The USDA isn’t alone in counting disease-carrying mosquitoes

The USDA isn’t alone in trying to fill data gaps about invasive and disease-carrying mosquitoes by counting them. Other efforts continue in several states.

— The University of Arizona and partner agencies are recruiting volunteers for another Great Arizona Mosquito Hunt , which last year analyzed the contents of traps set by over 70 schools.

— University of Miami researchers are crunching five years of surveillance data from Miami-Dade County’s mosquito control office to create seasonal maps, somewhat like hurricane warnings, showing the risk of mosquito-borne diseases under various conditions.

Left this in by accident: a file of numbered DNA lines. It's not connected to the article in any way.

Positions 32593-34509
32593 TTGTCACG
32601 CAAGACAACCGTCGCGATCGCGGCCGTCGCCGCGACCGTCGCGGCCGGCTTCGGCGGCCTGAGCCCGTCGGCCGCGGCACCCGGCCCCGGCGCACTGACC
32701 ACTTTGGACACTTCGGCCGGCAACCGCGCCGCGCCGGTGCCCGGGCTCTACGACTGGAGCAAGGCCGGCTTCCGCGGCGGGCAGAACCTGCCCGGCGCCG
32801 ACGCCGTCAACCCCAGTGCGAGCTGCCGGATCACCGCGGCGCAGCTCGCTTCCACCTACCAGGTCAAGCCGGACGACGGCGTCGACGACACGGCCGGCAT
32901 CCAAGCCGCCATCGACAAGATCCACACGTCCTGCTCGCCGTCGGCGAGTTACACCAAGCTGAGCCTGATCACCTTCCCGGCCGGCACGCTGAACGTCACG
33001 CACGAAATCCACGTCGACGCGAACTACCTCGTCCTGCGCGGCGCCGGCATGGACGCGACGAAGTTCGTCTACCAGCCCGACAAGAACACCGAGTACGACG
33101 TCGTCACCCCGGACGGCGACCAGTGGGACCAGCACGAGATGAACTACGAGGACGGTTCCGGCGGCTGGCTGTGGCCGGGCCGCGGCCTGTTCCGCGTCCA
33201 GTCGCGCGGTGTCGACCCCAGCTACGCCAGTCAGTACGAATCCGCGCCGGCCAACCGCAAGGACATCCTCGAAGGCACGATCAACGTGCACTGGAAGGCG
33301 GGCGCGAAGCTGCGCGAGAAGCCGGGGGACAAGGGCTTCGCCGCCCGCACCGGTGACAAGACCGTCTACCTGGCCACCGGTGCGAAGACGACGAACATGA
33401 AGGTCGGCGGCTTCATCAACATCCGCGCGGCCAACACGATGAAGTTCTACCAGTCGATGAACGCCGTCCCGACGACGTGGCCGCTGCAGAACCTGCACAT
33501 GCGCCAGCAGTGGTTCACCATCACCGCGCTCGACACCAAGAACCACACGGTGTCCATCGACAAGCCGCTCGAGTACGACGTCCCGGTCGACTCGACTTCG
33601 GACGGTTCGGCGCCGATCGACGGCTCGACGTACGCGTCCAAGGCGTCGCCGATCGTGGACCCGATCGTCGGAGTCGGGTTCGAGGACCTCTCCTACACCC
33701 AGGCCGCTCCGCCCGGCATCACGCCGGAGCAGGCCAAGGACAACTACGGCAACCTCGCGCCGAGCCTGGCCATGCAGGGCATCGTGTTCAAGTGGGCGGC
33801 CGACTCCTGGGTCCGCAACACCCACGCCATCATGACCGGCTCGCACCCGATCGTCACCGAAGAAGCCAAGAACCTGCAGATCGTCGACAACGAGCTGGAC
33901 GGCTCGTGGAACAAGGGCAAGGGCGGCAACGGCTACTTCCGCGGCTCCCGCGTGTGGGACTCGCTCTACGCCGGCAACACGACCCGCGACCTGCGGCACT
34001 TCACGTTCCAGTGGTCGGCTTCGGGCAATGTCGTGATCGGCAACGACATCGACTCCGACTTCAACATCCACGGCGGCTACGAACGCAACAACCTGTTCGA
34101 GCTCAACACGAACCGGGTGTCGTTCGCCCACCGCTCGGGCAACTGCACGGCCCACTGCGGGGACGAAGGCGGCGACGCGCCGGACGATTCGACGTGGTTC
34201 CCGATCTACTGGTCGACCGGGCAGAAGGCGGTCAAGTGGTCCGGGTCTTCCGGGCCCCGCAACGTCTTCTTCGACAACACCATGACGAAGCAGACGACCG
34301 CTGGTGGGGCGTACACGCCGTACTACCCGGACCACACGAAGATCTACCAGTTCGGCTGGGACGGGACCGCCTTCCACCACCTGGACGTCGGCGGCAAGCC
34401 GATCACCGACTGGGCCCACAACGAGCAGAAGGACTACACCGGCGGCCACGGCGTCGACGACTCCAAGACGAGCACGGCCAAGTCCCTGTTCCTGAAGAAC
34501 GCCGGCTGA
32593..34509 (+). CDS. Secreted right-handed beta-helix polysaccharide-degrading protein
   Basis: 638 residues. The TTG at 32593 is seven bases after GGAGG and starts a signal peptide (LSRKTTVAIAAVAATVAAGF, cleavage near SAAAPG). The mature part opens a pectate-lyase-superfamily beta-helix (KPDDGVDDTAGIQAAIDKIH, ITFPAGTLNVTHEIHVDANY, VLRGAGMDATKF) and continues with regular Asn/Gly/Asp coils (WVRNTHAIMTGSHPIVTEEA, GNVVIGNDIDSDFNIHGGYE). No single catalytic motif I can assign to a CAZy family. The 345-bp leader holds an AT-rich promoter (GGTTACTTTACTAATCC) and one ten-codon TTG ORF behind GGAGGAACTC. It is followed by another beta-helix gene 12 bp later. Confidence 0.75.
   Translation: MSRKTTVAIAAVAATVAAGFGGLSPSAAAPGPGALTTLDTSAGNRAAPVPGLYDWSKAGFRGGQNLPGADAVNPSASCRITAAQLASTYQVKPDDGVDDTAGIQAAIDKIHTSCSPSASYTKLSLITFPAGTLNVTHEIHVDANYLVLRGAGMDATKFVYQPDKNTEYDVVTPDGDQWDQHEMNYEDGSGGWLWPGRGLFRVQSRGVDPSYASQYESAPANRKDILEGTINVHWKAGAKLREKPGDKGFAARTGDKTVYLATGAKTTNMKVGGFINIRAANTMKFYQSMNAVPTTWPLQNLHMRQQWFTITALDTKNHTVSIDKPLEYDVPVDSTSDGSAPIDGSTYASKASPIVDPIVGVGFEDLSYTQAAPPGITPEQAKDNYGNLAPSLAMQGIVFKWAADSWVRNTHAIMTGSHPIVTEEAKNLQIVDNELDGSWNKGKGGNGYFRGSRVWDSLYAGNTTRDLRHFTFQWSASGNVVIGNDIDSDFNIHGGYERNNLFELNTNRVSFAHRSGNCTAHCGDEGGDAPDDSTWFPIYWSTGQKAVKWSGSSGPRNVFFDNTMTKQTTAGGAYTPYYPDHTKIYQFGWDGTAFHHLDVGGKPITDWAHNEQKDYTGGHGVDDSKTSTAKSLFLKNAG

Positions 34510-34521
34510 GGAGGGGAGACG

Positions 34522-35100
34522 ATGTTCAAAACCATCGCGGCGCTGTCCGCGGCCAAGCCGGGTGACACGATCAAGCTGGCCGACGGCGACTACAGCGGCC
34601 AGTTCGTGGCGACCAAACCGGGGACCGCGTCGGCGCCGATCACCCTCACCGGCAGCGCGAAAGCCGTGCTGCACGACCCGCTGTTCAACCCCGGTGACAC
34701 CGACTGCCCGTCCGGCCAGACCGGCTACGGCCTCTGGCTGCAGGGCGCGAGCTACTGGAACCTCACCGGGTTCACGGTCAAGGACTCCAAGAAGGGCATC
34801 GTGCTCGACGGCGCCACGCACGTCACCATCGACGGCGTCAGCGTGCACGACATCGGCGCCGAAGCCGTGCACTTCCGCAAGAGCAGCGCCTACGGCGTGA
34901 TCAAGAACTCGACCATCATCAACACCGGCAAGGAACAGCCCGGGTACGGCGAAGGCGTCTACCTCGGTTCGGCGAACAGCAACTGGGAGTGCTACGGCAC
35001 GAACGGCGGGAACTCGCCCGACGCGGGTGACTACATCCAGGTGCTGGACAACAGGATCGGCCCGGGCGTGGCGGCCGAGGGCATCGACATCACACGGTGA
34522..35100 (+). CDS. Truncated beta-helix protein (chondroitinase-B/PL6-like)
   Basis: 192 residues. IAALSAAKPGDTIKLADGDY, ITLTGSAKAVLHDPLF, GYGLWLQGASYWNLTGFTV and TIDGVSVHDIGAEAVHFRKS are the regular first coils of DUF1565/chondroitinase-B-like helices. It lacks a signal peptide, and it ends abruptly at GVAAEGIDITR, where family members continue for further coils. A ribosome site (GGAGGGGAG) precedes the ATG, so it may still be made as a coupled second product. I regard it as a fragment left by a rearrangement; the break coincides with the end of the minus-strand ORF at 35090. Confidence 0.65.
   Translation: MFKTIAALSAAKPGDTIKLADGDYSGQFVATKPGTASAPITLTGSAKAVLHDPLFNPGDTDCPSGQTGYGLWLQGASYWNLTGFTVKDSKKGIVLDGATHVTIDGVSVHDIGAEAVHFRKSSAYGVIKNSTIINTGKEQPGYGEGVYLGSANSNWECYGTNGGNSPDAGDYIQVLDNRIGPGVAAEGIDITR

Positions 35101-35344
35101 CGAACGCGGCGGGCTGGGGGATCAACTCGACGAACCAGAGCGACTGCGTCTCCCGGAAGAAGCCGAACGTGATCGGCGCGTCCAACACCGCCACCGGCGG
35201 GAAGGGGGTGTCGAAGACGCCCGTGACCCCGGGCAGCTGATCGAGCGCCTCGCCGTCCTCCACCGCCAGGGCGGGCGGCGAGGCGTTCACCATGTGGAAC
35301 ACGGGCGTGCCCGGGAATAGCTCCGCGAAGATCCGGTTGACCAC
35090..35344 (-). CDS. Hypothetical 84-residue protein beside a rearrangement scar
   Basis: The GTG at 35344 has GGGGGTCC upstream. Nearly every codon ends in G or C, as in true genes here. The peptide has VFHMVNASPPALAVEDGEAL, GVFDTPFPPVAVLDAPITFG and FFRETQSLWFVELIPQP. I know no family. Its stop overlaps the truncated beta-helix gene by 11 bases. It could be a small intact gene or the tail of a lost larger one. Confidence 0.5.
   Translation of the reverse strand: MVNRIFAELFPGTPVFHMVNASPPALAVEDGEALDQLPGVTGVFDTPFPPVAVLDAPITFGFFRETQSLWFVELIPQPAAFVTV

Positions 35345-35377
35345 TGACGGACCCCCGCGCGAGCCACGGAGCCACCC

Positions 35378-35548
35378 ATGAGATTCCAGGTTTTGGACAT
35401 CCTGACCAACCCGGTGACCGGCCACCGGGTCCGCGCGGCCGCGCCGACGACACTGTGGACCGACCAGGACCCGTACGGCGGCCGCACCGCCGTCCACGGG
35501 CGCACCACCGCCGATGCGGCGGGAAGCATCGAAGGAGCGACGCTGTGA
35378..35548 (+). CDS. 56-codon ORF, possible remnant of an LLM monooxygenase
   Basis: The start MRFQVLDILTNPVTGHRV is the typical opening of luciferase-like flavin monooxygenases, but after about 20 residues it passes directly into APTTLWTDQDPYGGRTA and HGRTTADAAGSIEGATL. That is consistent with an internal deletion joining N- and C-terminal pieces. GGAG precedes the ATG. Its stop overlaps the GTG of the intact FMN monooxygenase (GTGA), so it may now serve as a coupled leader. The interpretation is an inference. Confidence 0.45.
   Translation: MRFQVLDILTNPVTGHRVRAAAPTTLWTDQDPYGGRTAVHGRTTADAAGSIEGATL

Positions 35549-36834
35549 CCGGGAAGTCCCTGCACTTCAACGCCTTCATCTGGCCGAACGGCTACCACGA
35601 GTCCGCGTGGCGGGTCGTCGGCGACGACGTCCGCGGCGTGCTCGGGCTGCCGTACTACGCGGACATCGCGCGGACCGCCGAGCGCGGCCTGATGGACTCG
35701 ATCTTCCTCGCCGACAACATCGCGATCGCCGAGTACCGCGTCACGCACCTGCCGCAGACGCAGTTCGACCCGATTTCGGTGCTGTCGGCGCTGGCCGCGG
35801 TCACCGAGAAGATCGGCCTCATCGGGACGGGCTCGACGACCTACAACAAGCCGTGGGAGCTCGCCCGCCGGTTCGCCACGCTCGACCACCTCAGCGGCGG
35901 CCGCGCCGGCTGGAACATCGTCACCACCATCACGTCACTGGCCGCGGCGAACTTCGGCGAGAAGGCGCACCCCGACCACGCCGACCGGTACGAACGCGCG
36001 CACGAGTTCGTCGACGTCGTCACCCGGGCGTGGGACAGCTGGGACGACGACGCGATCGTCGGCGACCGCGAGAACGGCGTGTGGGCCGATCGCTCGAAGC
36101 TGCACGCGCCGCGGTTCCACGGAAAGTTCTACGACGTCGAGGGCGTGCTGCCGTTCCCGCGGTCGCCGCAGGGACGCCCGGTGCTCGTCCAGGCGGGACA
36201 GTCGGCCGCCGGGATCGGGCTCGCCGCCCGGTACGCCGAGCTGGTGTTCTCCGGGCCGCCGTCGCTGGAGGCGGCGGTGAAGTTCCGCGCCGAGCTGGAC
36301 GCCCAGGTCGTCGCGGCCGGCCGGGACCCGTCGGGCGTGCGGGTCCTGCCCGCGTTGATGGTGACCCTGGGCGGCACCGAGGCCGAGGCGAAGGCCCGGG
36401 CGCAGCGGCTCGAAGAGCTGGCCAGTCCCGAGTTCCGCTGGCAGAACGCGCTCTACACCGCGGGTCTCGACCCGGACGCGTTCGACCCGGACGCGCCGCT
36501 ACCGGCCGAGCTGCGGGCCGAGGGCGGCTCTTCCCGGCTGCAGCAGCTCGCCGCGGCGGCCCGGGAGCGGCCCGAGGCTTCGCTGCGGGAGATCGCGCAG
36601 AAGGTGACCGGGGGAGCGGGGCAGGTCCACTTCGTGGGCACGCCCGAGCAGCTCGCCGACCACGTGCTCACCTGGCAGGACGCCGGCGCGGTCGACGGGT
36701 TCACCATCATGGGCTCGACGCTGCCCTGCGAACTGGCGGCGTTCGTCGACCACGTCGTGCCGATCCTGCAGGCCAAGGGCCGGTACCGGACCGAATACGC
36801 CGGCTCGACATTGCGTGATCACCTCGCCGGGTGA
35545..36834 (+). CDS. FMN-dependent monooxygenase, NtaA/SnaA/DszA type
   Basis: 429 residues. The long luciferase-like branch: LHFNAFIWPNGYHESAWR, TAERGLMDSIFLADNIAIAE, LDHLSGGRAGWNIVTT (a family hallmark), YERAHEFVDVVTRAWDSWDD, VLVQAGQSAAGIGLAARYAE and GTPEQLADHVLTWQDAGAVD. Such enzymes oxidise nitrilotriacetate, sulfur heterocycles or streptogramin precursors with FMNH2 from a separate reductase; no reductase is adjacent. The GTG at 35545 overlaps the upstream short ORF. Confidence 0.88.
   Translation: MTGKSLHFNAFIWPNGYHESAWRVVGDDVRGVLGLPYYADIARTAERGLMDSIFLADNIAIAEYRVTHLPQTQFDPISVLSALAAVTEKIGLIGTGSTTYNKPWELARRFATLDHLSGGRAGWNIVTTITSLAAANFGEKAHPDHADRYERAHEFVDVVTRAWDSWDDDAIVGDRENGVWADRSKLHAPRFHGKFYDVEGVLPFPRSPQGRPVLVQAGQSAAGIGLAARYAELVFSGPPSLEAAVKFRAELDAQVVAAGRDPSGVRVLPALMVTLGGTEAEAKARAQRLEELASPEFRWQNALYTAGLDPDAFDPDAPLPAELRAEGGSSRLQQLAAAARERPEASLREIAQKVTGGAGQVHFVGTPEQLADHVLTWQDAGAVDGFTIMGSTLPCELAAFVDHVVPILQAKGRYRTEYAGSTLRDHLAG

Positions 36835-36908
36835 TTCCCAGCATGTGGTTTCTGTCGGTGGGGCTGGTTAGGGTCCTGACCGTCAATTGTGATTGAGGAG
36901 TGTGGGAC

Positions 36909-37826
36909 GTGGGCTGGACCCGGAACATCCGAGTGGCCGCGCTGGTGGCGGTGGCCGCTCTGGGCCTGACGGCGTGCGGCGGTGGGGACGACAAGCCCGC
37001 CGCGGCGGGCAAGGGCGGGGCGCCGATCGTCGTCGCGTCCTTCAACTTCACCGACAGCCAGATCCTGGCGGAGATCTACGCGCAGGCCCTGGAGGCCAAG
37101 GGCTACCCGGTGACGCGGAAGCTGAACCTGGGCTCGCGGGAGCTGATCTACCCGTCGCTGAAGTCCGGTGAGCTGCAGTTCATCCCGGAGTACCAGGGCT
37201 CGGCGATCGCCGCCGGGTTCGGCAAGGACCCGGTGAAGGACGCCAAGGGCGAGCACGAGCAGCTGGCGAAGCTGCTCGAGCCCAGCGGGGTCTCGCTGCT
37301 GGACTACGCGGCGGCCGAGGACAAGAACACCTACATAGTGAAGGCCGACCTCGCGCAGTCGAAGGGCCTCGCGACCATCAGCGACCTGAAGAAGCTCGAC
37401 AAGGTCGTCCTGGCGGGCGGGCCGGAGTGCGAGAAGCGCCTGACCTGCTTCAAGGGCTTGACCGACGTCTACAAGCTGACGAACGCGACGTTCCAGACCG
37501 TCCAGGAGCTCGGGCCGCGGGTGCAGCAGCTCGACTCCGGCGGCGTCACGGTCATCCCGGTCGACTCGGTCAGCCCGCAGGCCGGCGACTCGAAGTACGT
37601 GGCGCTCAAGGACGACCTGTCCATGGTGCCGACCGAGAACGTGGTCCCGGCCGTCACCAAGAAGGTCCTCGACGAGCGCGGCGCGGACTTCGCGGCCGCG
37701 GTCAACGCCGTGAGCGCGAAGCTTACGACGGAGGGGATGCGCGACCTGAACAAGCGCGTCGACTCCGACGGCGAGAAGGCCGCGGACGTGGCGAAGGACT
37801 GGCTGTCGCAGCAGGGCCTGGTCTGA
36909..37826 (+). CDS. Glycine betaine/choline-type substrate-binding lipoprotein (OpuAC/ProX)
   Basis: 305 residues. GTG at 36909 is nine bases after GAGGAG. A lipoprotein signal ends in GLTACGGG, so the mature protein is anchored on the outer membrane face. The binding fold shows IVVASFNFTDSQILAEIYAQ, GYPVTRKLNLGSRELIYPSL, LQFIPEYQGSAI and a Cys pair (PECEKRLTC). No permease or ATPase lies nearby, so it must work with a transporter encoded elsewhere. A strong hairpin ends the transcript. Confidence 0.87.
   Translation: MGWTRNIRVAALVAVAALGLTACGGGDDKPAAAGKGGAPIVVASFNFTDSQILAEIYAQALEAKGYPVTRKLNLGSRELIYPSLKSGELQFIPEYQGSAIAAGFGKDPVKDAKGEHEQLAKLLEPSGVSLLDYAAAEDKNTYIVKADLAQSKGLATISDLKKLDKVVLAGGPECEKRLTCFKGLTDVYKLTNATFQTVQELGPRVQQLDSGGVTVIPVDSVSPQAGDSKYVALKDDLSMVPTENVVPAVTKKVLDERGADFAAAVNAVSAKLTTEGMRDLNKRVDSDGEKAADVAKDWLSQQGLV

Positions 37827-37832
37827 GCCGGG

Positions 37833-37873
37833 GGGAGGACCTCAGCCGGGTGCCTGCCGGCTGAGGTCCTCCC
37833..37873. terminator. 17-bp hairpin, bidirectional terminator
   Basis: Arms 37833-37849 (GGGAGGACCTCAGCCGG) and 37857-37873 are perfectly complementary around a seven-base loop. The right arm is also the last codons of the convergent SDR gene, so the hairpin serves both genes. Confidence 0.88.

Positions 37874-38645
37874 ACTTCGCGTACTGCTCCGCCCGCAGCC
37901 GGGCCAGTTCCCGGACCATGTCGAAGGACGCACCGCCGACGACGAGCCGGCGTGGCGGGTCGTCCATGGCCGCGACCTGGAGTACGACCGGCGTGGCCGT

— State governments in Louisiana and New York , which already survey for a different mosquito implicated in West Nile infections, are deploying new traps to learn when Aedes aegypti and Asian tiger mosquitoes are prevalent.

— Florida’s Orange County, home to parts of Walt Disney World, wants 10 more seasonal workers this year to keep up with door-to-door surveillance triggered when health officials suspect a mosquito-borne virus. “You can’t spray your way out of this. The only way to deal with this is boots on the ground,” said Chris Hunter, director of the county’s health services department. “Unless you have homeowners taking responsibility, you need an army.”

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